Presuming you have any experience on boards of this general size and style, you will probably know within one adequately powered reach whether these boards were designed for use on Maui vs the mainland. My 8'9" Hi Tech round pin "wave board" arrived in New Mexico a couple of days before I left for Maui. I phoned Hi Tech, reserved the same board (I don't schlep gear on vacations), stepped off the airplane into a blast of hot wind, swung by Hi Tech, picked up the rental board and a sail, hit the water, sheeted in ... and wanted to cry.

The damn thing would not plane to save its life. The wind was ripping my arms off, but this board just sat there anchored to the bottom. When I finally got out a 2X4 and persuaded that DOG to plane, it said, "OK ... but you didn't say how fast." Even planing, it was as slow as a pig running through knee-deep pig crap after a big rain. All it would do is turn, but I was on bumpy bumps, not 10' glassy wavy waves, so I needed some speed. Alas, it was not to be found.

I went back to Hi Tech and asked them in total sincerity, "I'm really serious, guys ... can I return the board I just bought? I absolutely hate this dog."

"Not to worry, Mike. Our mainland and Maui round pin wave boards are completely different animals. If the size is about right, you'll love the mainland shape."

"WHEW! ... but, just in case ... could I?"

"Sure; we'll work it out. But you'll love it in mainland B&J and moderate waves."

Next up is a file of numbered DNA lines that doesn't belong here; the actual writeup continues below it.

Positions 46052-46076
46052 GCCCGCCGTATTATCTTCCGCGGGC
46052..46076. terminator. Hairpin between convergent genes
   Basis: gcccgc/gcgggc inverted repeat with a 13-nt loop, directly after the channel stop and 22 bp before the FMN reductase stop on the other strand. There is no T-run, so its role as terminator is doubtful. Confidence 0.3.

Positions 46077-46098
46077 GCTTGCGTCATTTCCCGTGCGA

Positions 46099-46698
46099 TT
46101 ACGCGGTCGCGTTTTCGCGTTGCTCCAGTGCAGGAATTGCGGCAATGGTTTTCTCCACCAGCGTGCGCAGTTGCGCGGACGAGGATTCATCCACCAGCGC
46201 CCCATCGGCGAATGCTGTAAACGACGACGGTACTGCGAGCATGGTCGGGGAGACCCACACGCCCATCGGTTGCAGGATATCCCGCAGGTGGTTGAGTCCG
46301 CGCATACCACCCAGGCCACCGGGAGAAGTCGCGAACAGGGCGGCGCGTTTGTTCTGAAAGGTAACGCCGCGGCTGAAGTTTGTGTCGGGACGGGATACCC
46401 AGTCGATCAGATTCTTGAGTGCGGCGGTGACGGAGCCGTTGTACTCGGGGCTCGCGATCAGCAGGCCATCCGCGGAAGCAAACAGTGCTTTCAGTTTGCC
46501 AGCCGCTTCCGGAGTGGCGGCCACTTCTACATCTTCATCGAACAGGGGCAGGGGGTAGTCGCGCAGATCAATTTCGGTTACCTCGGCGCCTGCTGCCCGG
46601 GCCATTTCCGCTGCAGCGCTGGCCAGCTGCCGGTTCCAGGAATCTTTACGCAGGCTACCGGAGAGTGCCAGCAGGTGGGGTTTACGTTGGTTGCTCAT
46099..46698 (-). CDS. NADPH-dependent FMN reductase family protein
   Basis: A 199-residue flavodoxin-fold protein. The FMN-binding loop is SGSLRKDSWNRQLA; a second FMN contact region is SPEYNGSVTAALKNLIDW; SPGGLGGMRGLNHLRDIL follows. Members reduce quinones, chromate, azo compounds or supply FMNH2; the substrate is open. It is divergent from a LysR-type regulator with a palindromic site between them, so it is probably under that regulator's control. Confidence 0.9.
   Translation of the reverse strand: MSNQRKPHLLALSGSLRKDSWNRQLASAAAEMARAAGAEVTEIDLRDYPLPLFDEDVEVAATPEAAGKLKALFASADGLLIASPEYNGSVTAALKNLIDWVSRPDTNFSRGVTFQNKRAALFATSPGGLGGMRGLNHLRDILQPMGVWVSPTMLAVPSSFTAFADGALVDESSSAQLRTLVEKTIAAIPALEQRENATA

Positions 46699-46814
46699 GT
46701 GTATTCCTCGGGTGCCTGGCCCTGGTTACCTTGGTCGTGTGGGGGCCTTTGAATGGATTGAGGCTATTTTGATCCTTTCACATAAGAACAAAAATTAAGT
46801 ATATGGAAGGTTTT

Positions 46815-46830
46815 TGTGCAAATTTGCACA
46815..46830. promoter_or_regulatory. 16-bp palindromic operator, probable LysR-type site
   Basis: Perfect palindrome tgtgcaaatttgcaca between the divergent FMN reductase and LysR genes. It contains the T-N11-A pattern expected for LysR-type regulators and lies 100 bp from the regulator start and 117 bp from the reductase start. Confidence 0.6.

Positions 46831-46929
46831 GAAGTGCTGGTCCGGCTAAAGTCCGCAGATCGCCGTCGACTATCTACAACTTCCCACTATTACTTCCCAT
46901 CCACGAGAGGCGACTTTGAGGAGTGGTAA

I rented different boards for the rest of the trip, got home, drove to a big windy lake with excellent B&J conditions, hopped on my haole Hi Tech, sheeted in, grinned from ear to ear, and never looked back. Within days I began hitting the fairly consistent high speed jibes that had eluded me for many years.

If you're even reasonably competent on 80-90 liters, you'll know quickly whether your boards were built for Hawaiians or haoles.

Mike \m/
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dllee



Joined: 03 Jul 2009
Posts: 3960
Location: East Bay

PostPosted: Tue Jan 18, 2011 6:11 pm    Post subject: Reply with quote

Yup, just sight up the tail bottom, from tip of rounded pin past the finbox.
If you get 3/8" lift there (convex, tail kick), it's a pure wave board.
If you get almost flat, or less than 1/4", it's a fast bump n jump for the mainland.
Flatter is not necessarily faster for small boards. Flatter planes up quicker than more rocker, but can be unsailible because it's too flat, sticky, and "fast" for real high winds or bumpy waters.
The "right" amount of tail rocker for the exact condition is the best, but who needs to carry 5 high wind boards of varying rocker?
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laci



Joined: 22 May 1996
Posts: 169
Location: SoCal&the Gorge

PostPosted: Sat Jan 29, 2011 3:55 pm    Post subject: Reply with quote